Earlier this year I was asked to describe Australia’s health care arrangements to a gathering of industry economists at the Korean Development Institute. Such an explanation had to be in a framework familiar to industry economists, covering matters such as industry structure, markets, assessments of efficiency, productivity etc – in the way one may describe and assess the performance of any other industry.
When we examine health care from such a perspective it looks weird. We find an industry:
• with an anachronistic structure, organized almost entirely around the interests of suppliers rather than
• in which customers have become conditioned to the notion that someone else will pay most or all of their bills;
• which has been bypassed by the structural reforms and exposure to competition which have transformed almost all other Australian industries over the last thirty years;
• in which, contrary to the trend in other industries, new technologies have been associated with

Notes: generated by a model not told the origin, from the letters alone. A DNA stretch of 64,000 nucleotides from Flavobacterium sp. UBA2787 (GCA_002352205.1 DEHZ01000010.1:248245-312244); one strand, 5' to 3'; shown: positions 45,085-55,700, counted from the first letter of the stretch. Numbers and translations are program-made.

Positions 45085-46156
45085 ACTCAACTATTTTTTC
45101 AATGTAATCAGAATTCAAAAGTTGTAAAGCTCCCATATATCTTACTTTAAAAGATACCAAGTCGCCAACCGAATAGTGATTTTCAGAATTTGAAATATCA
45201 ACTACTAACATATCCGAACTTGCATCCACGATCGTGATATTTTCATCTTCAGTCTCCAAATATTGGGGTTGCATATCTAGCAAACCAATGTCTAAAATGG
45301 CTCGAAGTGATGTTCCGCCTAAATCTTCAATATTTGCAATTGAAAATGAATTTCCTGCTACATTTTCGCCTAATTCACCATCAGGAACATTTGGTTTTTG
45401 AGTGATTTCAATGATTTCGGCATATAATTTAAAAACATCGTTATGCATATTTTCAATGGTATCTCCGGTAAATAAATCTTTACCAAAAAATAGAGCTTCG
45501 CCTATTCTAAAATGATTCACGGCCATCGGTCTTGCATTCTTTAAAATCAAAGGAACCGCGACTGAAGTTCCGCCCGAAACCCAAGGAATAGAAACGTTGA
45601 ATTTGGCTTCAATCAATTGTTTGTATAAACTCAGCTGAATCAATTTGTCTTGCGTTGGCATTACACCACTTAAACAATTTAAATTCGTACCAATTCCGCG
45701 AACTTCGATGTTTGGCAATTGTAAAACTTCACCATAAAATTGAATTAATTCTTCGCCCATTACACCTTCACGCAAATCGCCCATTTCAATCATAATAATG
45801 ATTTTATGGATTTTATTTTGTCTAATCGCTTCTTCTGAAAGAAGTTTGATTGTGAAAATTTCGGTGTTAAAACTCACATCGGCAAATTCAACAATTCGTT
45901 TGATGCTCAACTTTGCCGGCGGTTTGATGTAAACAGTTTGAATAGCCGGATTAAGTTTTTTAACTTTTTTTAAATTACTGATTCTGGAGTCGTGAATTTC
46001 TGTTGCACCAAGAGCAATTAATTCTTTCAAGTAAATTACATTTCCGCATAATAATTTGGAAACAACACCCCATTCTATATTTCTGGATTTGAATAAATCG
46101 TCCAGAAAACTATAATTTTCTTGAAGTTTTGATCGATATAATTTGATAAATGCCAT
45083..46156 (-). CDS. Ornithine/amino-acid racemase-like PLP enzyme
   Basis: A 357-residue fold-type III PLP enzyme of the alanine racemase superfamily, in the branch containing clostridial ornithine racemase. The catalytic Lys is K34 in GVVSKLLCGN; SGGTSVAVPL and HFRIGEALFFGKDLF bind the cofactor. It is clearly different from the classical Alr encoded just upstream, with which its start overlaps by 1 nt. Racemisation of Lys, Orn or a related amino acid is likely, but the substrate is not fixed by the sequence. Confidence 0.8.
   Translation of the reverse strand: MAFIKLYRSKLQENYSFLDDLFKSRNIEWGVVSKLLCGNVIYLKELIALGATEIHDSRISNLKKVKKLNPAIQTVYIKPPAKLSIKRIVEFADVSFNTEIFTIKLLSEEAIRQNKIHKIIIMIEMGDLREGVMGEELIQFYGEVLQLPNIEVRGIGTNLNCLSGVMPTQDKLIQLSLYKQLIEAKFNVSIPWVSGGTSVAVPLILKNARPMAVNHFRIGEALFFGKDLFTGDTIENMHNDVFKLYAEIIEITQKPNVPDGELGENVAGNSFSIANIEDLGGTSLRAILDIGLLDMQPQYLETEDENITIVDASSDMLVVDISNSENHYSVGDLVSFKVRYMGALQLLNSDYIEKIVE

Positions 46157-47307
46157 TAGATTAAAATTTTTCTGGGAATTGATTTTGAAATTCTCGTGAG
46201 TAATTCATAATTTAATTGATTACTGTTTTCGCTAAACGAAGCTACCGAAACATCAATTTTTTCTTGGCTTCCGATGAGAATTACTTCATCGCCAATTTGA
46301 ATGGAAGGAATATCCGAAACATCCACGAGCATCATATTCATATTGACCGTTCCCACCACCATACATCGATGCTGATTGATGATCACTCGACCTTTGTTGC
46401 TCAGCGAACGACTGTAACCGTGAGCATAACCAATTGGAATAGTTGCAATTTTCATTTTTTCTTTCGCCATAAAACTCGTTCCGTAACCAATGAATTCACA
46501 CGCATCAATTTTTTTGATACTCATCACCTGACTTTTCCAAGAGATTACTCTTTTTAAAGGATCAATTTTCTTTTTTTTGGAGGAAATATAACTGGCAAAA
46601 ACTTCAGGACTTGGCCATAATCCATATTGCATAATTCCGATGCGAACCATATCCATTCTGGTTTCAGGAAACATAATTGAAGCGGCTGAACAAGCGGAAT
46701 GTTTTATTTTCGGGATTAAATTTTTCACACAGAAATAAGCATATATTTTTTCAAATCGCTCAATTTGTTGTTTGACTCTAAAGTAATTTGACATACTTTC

• with strong quality control on the inputs and procedures, but comparative neglect of gross indicators of quality.
One reaction to such a perspective may be to point out that it is callous to use ordinary industry terms to describe health care, because it is about human services, in which safety has to be paramount. Such considerations hold for many other industries, however, such as airlines and food service. Another reaction is that health care is dominated by highly trained professionals with strong duties of care, but the same considerations hold for civil engineers and airline pilots. Yet another is to point out that there are other industries which depart from textbook models. That is correct, but health care has a concentration of strange practices – practices we tend to take for granted. That’s why we should expose them and examine their relevance. Even if they made sense in the past do they serve any purpose now? Who benefits,who pays? What opportunities are we missing?
Just as the industry itself is strange, so too is government policy. Not only have governments been reluctant to modernize the industry and to expose it to the discipline of market forces, but also they have added their own distortions, most notably the use of private insurance to fund certain aspects of health care, thereby increasing costs and shifting resources from where they are most needed.
*** Ian’s thoughts are more fully developed in the article "Health care – a weird industry" attached below, and first presented to the Health Care World conference, April 2010. ***